The Best Bond Alternative No One Is Talking About
Fixed indexed annuities may provide the steady income and stability that bonds aren't providing these days.
What is the job of a bond in your portfolio? When you think about it, bonds have two primary roles in a well-balanced portfolio.
Role #1 is to provide steady income. Role #2 is to provide stability for a portion of your principal to offset some of the volatility of market positions. How are bonds doing in fulfilling those roles in today's environment?
When it comes to steady income, bonds are currently grading out at a D. Due to low interest rates, you are receiving almost no income from your bond positions, unless you venture into high-yield bonds, which are a euphemism for junk. Investment-grade bonds are paying very little.
In regards to providing stability to your portfolio, bond prices are at all-time highs. Bond prices move inversely with interest rates. What will happen to the value of your bonds when interest rates rise in the future? They will decline. Buying bonds today is the equivalent of buying high so you can later sell low. Not a great idea.
What else can you do?
Imagine for a moment that you could go out on the market today and buy a 10-year investment-grade bond with the principal insured paying a coupon rate of 4%. Would you buy that bond? If you are like most people, you would jump all over it and hold it for the next 10 years happily.
That hypothetical bond would fulfill both roles of a bond admirably. Unfortunately, no such bond exists. However, something very similar does exist if you broaden your horizons.
If you are willing to expand your thinking just a bit, you will find that insurance companies have a few fixed indexed annuities that actually work similarly to our hypothetical 10-year 4% bond.
For many of you, you simply need to get over the word "annuity."
Warning: Very Few Qualify
Please be aware that out of the thousands of fixed indexed annuities very few will actually produce a 4% return over the next 10 years.
One fixed indexed annuity approach that we are currently using as a bond alternative: As of this writing, two highly rated companies have a 10-year fixed indexed annuity that pays interest equal to 35% of Standard & Poor's 500-stock index when it is up for the year, and pays 0% when that index is down for the year.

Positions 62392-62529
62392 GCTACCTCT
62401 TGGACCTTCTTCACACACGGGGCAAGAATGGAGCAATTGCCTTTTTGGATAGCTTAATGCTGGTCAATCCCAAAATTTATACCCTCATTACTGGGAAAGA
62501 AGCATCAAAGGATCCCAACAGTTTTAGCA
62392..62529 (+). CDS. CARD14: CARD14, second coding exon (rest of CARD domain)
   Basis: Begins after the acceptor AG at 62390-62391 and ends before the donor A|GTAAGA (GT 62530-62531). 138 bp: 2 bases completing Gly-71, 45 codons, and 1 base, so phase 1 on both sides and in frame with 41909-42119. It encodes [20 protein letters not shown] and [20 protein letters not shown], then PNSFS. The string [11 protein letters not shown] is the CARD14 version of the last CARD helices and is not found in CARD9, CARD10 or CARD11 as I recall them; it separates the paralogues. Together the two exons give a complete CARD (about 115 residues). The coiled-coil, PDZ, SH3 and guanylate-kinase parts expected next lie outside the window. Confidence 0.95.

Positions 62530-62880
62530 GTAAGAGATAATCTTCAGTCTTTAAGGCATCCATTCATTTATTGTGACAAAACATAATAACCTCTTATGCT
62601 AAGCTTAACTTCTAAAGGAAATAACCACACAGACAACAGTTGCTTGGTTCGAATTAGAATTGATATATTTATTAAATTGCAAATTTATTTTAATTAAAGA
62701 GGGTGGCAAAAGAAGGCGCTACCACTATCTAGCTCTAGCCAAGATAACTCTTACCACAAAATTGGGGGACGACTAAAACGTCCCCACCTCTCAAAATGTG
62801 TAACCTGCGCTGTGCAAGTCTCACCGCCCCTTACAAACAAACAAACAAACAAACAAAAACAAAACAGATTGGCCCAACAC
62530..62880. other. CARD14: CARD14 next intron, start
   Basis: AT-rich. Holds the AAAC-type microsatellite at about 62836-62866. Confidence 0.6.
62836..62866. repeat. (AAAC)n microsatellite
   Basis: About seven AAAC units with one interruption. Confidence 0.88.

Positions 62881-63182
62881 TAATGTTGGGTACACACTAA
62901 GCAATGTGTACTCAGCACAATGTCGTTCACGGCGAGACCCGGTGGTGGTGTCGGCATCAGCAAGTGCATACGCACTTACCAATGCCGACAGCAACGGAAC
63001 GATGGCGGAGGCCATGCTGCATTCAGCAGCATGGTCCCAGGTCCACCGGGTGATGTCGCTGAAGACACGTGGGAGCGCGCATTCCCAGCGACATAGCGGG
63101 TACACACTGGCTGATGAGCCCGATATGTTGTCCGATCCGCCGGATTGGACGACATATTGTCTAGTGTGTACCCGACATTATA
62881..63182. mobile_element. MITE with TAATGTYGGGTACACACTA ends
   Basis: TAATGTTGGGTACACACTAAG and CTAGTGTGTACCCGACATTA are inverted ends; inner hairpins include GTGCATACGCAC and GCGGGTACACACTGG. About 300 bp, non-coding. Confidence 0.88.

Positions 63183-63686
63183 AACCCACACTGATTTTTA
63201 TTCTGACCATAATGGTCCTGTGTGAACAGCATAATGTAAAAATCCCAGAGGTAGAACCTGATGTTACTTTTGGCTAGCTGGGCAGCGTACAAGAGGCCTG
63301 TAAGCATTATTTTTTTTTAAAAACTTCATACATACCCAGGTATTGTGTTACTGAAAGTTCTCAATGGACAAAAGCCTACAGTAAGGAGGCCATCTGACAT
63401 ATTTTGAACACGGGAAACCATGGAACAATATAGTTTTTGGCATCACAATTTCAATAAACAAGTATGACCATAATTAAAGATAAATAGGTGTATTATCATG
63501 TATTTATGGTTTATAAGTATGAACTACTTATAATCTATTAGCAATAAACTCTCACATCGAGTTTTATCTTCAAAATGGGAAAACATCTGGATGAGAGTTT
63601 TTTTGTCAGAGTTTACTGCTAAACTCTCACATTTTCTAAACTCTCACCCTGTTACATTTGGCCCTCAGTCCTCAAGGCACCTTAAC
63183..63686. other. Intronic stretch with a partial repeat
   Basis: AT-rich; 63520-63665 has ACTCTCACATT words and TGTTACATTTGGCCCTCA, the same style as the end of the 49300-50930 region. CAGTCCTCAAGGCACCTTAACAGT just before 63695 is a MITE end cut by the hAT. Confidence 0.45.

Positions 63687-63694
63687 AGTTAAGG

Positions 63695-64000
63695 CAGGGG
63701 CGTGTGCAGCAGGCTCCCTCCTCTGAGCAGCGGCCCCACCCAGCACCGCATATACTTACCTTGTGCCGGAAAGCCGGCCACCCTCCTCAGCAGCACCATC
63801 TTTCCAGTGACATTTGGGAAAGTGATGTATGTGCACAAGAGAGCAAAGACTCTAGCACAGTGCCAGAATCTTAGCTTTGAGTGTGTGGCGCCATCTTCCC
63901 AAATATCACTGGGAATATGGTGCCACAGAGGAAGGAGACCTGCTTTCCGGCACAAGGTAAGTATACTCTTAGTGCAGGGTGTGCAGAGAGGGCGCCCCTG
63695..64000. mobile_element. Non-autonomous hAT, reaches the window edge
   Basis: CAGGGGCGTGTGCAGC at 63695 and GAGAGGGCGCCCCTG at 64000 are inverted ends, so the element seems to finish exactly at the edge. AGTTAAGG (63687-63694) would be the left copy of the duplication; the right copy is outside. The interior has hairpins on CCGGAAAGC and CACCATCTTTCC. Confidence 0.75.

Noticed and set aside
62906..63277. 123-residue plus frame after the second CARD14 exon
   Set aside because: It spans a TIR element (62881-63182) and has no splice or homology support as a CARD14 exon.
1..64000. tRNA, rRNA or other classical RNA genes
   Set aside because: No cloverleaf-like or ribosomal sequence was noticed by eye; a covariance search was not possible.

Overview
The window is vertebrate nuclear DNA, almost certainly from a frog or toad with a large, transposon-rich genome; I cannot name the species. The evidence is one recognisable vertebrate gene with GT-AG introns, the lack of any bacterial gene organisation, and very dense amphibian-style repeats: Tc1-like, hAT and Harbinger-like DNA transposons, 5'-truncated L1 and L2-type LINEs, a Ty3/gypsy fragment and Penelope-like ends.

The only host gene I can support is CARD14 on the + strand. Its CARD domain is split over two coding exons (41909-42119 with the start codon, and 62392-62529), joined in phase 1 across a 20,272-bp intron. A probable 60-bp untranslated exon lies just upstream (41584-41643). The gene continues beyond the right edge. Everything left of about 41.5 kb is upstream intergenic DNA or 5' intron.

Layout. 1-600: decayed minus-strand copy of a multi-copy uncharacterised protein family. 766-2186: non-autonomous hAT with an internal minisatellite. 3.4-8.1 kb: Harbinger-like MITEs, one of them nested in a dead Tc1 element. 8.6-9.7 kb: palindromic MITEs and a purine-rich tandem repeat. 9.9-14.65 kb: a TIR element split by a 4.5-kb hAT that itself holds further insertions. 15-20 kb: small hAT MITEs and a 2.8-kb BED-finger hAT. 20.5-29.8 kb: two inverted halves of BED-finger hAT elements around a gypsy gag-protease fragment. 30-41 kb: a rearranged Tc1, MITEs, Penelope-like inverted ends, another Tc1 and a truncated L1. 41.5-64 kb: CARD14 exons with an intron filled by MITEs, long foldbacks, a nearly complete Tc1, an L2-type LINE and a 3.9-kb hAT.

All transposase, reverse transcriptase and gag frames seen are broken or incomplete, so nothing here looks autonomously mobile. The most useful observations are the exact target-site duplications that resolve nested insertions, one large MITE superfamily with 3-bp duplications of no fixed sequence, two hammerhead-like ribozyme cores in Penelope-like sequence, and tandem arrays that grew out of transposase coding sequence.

In other words, if the market is up, you get 35% of the upside. If it is down, you get 0% for that year. Each year during the 10 years is evaluated separately when calculating interest.
If you do any kind of research, you will find that this approach will very likely net you between 3% to 6% annual returns in almost any 10-year period. Your principal is insured, and you receive returns closer to what you want your bonds to pay.
Of course, fixed indexed annuities come with disadvantages. The two biggest are that you will pay surrender charges if you exit out of the annuity completely during the contract period, and the earnings are not guaranteed.
If you cannot stomach an annuity, you can also look into the world of limited partnerships, as there are options for alternative income. But buyer beware: These can look very good on the surface, but the liquidity is often very limited.
Don't be afraid to think outside the box in today's low interest rate environment. You need to evaluate new solutions to today's new problems.
Michael Reese, CFP®, CLU, ChFC, CTS is the founder and principal of Centennial Wealth Advisory, LLC with offices in Austin, Texas and Traverse City, Michigan. His focus is to help retirees enjoy financial security in any economy.
About the Author
Founder and Principal, Centennial Advisors LLC
Michael Reese, CFP, CLU, ChFC, CTS is the founder and principal of Centennial Advisors LLC, with offices in Austin, Texas, and Traverse City, Mich. Michael's vision is to help American retirees "re-think" how they manage their financial portfolios during their retirement years. His focus is to help retirees enjoy financial security in any economy, something that he believes is sorely lacking in today's financial world.